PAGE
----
Origin: One on the “original” big reds from Bordeaux. Carmenère found its true success far from home in Chile, where it was initially mistaken for Merlot. Carmenère has turned out to be the offspring of Cabernet Franc (which makes it a half-sibling to both Merlot and Cabernet Sauvignon)

Grown: France (Bordeaux), Chile, Northern Italy, USA, New Zealand, Australia and China (where it goes under the name Cabernet Gernischt)

Climate: Moderate to warm climates

Soil: In sandy soils it gives more elegant, aromatic wines, while in clay-based soils it tends to give richer wines with more structure

Viticulture: The vines are susceptible to Coulure and produces very low yields. Contains the same flavour compounds that gives Cabernet Franc its green tone. It needs a long ripening period for the tannins to ripen fully. The hardest part of growing Carmenère is to decide when to pick the grapes. If picked while the tannins are still unripe, the wine will taste undeveloped, with unpleasant green tones. If the farmer waits too long, the wine will be overly sweet with jammy tones and no structure.
The grape variety gets its name from the fact that the leaves have a red undertone during summer and then turn a deep crimson before they fall of in autumn. The French word for crimson is carmin

Vinification: Small yields of dark-skinned grapes results in a concentrated, deeply coloured juice. The tannins must be completely ripe, otherwise the wine will taste overly herbaceous. Back in the days, winemakers tried to mask this overly green tone behind lots of new oak, but new discoveries and better location selection have taught them better and now the trend tends more towards discreet additions with the use of older oak barrels

Regional names to look for on label:

  • Cachapoal Valley
  • Colchagua Valley
  • Rapel Valley (if it is a blend of the aforementioned regions)

General Personality:

  • Colour: Ruby red
  • Aromas: Red berries like raspberry and pomegranate, green pepper (capsicum, bell pepper), eucalyptus, green peppercorn (sometimes even jalapeño), cacao
  • Taste and Texture: High acidity, moderate tannins, rich and juicy if done right, always dry with moderate alcohol
  • Conclusion: Chile’s equivalent to Argentina’s Malbec. Both Malbec and Carmenère originated in southern France but found their true homes somewhere else. Carmenère was not officially recognised in Chile until 1998, before that it was treated as an odd version of Merlot. But this new realisation has allowed vine growers to adjust their farming methods for this unique grape variety, to try to make the best of it. New discoveries and new science have vastly improved the quality of Carmenère, and its potential for the future looks promising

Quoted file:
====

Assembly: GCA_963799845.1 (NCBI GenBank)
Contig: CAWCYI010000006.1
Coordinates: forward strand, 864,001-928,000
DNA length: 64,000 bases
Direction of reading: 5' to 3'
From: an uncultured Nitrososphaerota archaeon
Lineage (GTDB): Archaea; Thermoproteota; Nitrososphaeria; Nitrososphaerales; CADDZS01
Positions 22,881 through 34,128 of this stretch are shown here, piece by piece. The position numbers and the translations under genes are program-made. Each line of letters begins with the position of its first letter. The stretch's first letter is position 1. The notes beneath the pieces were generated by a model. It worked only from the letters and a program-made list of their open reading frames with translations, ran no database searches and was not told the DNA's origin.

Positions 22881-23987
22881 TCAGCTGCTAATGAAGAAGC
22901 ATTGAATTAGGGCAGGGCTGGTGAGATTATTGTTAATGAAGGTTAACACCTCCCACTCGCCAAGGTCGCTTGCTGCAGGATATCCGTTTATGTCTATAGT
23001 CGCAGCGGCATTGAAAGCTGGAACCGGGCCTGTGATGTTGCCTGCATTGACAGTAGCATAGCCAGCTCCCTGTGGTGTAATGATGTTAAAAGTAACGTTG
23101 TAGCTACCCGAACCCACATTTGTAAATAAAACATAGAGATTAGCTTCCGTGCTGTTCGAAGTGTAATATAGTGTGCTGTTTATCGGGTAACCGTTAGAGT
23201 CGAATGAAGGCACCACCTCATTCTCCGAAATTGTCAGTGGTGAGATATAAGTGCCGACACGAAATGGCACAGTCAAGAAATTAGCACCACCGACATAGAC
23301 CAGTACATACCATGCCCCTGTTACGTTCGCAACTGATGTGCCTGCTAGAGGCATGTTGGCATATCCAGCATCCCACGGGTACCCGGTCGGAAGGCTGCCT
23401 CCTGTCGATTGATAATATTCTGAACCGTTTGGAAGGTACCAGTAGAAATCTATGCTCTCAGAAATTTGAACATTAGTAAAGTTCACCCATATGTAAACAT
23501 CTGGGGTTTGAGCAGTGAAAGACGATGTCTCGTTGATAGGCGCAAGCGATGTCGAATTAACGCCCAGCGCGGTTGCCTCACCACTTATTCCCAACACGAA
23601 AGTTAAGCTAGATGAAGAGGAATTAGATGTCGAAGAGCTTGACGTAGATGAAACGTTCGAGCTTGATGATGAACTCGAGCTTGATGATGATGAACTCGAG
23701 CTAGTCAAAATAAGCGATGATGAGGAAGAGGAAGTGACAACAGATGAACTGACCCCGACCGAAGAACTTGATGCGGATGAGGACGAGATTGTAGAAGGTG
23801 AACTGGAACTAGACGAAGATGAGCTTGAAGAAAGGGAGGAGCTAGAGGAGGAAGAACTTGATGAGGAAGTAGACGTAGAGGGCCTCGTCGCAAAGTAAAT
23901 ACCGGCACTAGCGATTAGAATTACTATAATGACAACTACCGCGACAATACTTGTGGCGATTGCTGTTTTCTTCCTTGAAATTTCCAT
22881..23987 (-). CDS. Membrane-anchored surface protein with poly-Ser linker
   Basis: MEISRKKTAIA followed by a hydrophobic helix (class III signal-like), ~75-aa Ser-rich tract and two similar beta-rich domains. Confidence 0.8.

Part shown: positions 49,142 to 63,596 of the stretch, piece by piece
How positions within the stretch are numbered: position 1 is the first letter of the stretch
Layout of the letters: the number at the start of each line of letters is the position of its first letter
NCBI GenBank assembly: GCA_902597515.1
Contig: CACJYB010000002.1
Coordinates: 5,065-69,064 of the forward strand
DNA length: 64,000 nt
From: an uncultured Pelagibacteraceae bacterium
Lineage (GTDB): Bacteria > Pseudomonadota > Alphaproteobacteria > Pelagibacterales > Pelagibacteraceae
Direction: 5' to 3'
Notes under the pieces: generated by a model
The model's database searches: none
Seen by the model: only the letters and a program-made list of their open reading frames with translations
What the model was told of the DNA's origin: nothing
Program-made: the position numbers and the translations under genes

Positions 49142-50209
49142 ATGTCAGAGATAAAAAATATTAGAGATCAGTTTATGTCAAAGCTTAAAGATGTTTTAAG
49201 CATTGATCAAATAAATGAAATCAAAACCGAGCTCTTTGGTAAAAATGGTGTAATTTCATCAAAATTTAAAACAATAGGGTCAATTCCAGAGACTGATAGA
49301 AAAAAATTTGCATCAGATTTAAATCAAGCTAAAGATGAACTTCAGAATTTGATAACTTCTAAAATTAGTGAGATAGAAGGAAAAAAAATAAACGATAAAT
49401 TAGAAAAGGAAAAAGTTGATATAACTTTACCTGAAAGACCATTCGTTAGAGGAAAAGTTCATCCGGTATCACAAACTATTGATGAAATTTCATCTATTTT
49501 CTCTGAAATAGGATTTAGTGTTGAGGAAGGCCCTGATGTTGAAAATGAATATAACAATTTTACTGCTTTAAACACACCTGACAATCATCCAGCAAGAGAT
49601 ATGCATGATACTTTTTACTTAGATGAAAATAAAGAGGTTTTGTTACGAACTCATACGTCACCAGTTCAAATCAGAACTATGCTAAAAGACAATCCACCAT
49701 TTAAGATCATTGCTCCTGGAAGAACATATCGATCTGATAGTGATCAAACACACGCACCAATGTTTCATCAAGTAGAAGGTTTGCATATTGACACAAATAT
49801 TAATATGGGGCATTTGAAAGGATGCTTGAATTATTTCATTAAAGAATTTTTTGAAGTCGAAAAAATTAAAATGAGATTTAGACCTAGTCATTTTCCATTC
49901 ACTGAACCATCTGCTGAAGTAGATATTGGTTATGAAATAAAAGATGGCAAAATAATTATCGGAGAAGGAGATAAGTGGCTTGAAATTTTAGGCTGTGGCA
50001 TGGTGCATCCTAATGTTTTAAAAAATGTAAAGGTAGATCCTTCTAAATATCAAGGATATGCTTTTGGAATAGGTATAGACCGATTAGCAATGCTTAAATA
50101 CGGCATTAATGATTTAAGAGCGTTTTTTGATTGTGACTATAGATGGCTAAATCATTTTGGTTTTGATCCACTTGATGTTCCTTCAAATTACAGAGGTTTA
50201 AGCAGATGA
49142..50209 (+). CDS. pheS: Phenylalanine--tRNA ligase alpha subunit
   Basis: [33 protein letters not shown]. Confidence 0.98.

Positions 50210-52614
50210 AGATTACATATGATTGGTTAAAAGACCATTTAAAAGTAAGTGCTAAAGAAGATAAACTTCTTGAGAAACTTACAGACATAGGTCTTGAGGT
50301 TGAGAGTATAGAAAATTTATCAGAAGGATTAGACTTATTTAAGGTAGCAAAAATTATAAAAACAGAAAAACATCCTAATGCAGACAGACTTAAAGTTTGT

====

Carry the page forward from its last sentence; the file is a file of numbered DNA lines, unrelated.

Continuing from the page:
• Future: You are not in a hurry to drink it, but as a single variety it is rarely a wine to age any longer periods. But as new stiles of Carmenère are being created, this will most likely change

Food pairings:

  • General: Rich, juicy, fruit driven and (if produced correctly) with a fresh green tone that makes it a perfect pairing to dishes flavoured with similar green spices. The tannins are moderate, making it versatile. Not the wine for a heavy steak, but it goes surprisingly well with lighter meats like duck and pork. The acidity is well balanced and the alcohol not to high, making it a handy red wine for different dishes (and a nice pleasure on its own as well)
  • Obvious pairing: Tofu Steaks with Avocado Chimichurri
    Yum! And so simple! The key to This Recipe is the Avocado Chimichurri, the green spices in the sauce just brings out the best from the Carmenère wine, but as always be careful with the Cayenne pepper, even if the wine is low in alcohol and tannins, it can only handle so much. Here, I like it with the smoky tofu, since the oak aromas from the wine together with the smoke adds an extra side to the pairing. Other than that, the tofu is just enough to help to add texture to the dish bringing balance to the pairing. Serve some oven roosted root vegetables with it and enjoy!
  • On the wild side: Sausage Rolls with Pico de Gallo
    Unexpected party combo! This is a perfect and funny starter to put out on the side table while people are mingling around. Odd mixture of British Sausage Rolls (that are rich and crispy), together with traditional Mexican Pico De Gallo (an uncooked salsa with lots of coriander in it), all of that toped up with Chilean Carmenère to bind it all together.
    Again, do not go overly crazy on the peppers in the sauce, and be careful with the lime juice (I tend to overuse both). Buying vegan Sausage rolls will not cut it here! I have never really figured out the store-bought ones, but this one is perfect, especially with a fruit driven Carmenère. The tofu/bean/potato filling is rich and flavoursome, which rounds of and brings out the fruit of the wine. Carmenère is also light enough to be a good wine for mingle in general